Was there a secret plot to elect Cardinal Jorge Mario Bergoglio at the papal conclave last year?
Did Bergoglio — who became Pope Francis at that conclave — give the go-ahead to such a plan?
And does that campaign call his election, and his papacy, into question?
Such questions might sound like plot twists to a new Vatican thriller by Dan Brown, but they are actually the latest talking points promoted by some Catholic conservatives upset with the direction that Francis is leading the church.
The furor stems from a behind-the-scenes account of the March 2013 conclave, presented in a new book about Francis titled “The Great Reformer: Francis and the Making of a Radical Pope.”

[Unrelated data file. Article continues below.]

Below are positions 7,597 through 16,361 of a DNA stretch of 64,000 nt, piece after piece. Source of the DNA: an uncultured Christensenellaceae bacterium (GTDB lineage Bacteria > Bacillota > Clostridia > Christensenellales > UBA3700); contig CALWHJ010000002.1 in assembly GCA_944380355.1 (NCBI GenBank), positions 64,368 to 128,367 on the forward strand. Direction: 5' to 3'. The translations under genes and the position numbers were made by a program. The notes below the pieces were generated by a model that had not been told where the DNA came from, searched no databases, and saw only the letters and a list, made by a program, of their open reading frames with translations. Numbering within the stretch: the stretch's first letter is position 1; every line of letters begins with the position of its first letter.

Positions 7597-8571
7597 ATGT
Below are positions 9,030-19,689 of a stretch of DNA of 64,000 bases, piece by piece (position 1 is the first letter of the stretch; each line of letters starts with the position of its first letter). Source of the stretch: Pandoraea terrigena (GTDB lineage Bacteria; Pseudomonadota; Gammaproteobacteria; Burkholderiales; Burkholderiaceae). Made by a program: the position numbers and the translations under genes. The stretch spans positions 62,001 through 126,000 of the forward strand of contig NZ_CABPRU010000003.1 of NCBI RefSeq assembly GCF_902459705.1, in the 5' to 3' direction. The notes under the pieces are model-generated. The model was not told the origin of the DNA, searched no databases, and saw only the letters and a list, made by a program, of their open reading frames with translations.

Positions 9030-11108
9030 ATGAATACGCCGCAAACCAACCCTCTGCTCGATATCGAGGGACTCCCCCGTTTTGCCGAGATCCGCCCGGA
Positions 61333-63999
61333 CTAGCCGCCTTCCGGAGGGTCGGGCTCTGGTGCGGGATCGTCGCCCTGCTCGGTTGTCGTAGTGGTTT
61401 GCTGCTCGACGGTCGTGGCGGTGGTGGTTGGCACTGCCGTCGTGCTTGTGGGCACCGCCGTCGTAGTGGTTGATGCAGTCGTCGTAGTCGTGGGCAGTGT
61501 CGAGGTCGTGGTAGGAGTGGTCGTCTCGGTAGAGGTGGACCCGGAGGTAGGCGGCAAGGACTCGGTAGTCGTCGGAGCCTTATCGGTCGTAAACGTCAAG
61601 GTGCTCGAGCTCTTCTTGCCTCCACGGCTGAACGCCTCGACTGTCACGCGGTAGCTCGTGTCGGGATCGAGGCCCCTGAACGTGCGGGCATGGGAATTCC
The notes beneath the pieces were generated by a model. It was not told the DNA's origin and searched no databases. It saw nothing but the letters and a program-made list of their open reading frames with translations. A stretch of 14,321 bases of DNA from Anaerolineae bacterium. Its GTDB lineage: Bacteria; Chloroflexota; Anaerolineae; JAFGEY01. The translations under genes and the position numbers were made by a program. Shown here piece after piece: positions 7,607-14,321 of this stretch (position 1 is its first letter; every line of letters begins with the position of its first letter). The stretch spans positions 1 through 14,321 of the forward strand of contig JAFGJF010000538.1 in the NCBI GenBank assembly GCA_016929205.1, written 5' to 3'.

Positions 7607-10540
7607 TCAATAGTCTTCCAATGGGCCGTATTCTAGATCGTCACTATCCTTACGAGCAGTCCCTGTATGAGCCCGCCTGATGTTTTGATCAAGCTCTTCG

In the last chapter of the biography, which focuses on Bergoglio’s early life in Argentina and career as a Jesuit, author Austen Ivereigh delivers an insider account of how a group of cardinals who wanted a reformer pope quietly sought to rally support for Bergoglio in the days leading up to the conclave.